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Capitol shooting renews debate on mandated psychiatric care

The National Institute of Mental Health estimates 2 million people suffer from schizophrenia  
July 30, 1998
Web posted at: 11:34 p.m. EDT (0334 GMT)

LOS ANGELES (CNN) -- After Russell Weston Jr. was released from a Montana mental hospital in the fall of 1996, he took three types of medication for schizophrenia for about two weeks, but relative say he refused to renew his prescriptions when they ran out.

Weston, described by family and friends as delusional, allegedly entered the U.S. Capitol building last Friday and killed officers Jacob Chestnut and John Gibson in a shoot- out. He remains hospitalized with gunshot wounds.

The National Institute of Mental Health estimates 2 million people in the United States suffer from one of five forms of schizophrenia. In most cases drugs can keep symptoms at bay, but there is nothing to stop patients, like Weston, from refusing medication.

Only a few who refuse medication become violent

"If you're free to leave a hospital, you're also free to take -- or not to take -- your medication," said Dr. Robert Butterworth, a clinical psychologist.

Many mental patients who refuse treatment wind up homeless, but only a very small percentage become violent. However, they are the ones most people associate with the disorder.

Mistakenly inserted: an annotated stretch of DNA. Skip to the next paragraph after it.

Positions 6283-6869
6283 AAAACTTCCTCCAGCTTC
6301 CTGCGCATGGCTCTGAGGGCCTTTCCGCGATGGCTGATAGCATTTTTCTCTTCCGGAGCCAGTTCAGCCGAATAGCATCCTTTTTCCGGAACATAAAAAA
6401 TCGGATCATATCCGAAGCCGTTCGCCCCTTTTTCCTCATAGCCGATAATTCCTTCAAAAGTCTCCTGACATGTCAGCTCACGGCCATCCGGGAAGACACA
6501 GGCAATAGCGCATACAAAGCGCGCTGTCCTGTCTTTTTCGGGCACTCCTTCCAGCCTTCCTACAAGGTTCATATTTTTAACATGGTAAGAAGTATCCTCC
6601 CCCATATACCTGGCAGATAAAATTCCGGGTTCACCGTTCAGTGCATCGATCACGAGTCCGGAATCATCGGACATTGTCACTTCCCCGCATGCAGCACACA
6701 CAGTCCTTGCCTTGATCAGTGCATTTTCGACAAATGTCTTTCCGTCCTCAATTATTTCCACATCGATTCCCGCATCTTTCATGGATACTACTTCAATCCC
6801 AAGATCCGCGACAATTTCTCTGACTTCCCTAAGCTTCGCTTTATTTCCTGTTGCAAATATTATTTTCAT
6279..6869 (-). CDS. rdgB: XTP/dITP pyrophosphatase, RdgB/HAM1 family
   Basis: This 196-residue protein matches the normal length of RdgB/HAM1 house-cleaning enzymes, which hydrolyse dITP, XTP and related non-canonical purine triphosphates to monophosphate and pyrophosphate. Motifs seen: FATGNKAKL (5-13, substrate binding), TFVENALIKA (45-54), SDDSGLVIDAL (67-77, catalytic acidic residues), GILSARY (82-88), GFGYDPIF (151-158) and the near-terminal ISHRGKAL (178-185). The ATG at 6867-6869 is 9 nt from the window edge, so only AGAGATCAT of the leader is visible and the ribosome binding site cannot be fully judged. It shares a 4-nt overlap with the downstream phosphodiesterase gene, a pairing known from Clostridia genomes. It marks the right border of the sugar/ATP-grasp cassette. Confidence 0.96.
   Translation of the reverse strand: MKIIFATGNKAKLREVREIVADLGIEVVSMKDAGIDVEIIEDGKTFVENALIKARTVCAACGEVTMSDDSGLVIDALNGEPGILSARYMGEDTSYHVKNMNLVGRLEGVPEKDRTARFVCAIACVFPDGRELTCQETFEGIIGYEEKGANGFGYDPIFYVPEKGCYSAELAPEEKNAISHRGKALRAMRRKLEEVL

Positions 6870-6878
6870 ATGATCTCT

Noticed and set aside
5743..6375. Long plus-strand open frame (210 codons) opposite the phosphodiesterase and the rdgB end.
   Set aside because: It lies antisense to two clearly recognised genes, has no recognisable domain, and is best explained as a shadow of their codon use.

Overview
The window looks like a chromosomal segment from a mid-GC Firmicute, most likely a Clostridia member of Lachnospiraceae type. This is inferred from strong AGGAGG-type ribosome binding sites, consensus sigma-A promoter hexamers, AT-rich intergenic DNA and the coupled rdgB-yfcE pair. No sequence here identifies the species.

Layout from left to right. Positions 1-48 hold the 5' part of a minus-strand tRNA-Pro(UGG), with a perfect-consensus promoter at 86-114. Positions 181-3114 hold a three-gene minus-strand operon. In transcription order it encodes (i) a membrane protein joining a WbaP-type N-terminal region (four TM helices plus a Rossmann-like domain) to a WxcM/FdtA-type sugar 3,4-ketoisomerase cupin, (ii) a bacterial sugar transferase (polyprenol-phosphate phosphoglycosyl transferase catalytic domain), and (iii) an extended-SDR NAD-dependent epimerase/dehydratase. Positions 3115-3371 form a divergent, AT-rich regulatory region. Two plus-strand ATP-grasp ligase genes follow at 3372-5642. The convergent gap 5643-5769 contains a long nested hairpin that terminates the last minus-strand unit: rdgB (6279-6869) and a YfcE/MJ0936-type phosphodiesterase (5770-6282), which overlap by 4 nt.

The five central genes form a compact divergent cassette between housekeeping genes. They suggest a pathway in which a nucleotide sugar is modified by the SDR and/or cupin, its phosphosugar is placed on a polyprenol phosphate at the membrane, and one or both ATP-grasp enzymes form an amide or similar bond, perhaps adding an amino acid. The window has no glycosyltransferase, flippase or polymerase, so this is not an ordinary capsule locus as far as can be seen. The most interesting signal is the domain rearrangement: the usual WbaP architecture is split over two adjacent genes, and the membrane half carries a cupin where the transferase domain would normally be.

Mark David Chapman, a diagnosed schizophrenic, shot and killed John Lennon outside his New York City apartment building in December 1980. Four months later, John Hinckley Jr. shot President Reagan, his press secretary James Brady and two others.

Earlier this year, Theodore Kaczynski pleaded guilty to the Unabomber crimes after a government psychiatrist diagnosed him as a paranoid schizophrenic. The Unabomber's 17-year string of 16 bombings killed three people and injured 29.

Capitol shooting
Police tend to a victim at the Capitol shooting  

Should medication be mandatory?

Family members are usually the first to suspect that trouble might erupt. "He refused to take the medication. We've tried to talk him into it," Weston's sister, April Callahan, said after the shooting.

In such cases, experts advise families to get outside help. "Try to get help from a mental health center. There are mental health centers everywhere that will evaluate," said Butterworth.

Other mental health experts would restrict patients' in favor of public safety.

"We're talking conditional discharge or mandated commitment to outpatient treatment for a very small minority of people who have demonstrated either violence without medication or a history of being gravely impaired when they stop taking medication," said Dr. Jerry Dincin of Thresholds Rehabilitation Center in Chicago.

CNN Correspondent Jennifer Auther contributed to this report
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